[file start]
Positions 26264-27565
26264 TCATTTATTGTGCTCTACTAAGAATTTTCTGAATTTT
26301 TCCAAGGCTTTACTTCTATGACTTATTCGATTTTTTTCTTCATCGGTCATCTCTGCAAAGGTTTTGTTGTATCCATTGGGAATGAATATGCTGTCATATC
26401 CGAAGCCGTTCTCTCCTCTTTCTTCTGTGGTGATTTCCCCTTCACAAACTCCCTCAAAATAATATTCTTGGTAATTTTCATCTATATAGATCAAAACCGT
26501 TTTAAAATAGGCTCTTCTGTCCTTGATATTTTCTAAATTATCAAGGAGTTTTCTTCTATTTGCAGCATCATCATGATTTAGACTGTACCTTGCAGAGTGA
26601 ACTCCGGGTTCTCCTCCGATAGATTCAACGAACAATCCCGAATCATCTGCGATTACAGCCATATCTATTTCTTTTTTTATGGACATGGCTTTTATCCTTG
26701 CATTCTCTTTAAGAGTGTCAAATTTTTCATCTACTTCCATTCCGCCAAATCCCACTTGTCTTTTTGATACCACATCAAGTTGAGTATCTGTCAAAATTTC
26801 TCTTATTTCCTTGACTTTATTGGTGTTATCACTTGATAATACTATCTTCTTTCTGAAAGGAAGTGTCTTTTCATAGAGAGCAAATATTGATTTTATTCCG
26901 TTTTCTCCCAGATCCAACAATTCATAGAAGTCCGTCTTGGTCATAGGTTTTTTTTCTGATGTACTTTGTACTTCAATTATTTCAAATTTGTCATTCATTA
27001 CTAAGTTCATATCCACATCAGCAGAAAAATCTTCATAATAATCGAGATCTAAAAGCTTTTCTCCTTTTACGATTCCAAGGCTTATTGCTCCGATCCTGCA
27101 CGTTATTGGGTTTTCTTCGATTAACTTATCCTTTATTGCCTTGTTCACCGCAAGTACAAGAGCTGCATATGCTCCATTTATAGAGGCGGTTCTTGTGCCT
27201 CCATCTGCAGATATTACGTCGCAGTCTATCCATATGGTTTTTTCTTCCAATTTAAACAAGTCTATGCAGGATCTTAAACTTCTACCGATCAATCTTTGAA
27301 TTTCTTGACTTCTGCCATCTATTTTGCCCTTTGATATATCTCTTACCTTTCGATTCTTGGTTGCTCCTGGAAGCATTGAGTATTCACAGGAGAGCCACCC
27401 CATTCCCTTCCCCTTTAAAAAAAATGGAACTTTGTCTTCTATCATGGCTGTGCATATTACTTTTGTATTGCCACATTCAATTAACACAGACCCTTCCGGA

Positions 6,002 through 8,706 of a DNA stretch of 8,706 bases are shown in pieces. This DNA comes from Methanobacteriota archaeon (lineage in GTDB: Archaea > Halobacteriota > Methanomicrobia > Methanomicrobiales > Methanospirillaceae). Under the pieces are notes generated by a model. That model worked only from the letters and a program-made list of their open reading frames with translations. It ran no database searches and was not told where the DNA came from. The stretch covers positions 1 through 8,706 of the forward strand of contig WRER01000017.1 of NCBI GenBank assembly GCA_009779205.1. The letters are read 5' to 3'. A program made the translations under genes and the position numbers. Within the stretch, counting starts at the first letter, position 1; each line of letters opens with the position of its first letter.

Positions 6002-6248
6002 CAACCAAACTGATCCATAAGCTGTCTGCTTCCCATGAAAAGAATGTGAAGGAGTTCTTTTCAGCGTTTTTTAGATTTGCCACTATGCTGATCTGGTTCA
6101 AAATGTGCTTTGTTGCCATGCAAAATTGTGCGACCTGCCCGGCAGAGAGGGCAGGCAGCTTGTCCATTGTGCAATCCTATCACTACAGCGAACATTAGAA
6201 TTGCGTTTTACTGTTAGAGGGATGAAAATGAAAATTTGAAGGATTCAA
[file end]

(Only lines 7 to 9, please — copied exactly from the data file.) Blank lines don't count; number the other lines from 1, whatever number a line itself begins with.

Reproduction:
26701 CATTCTCTTTAAGAGTGTCAAATTTTTCATCTACTTCCATTCCGCCAAATCCCACTTGTCTTTTTGATACCACATCAAGTTGAGTATCTGTCAAAATTTC
26801 TCTTATTTCCTTGACTTTATTGGTGTTATCACTTGATAATACTATCTTCTTTCTGAAAGGAAGTGTCTTTTCATAGAGAGCAAATATTGATTTTATTCCG
26901 TTTTCTCCCAGATCCAACAATTCATAGAAGTCCGTCTTGGTCATAGGTTTTTTTTCTGATGTACTTTGTACTTCAATTATTTCAAATTTGTCATTCATTA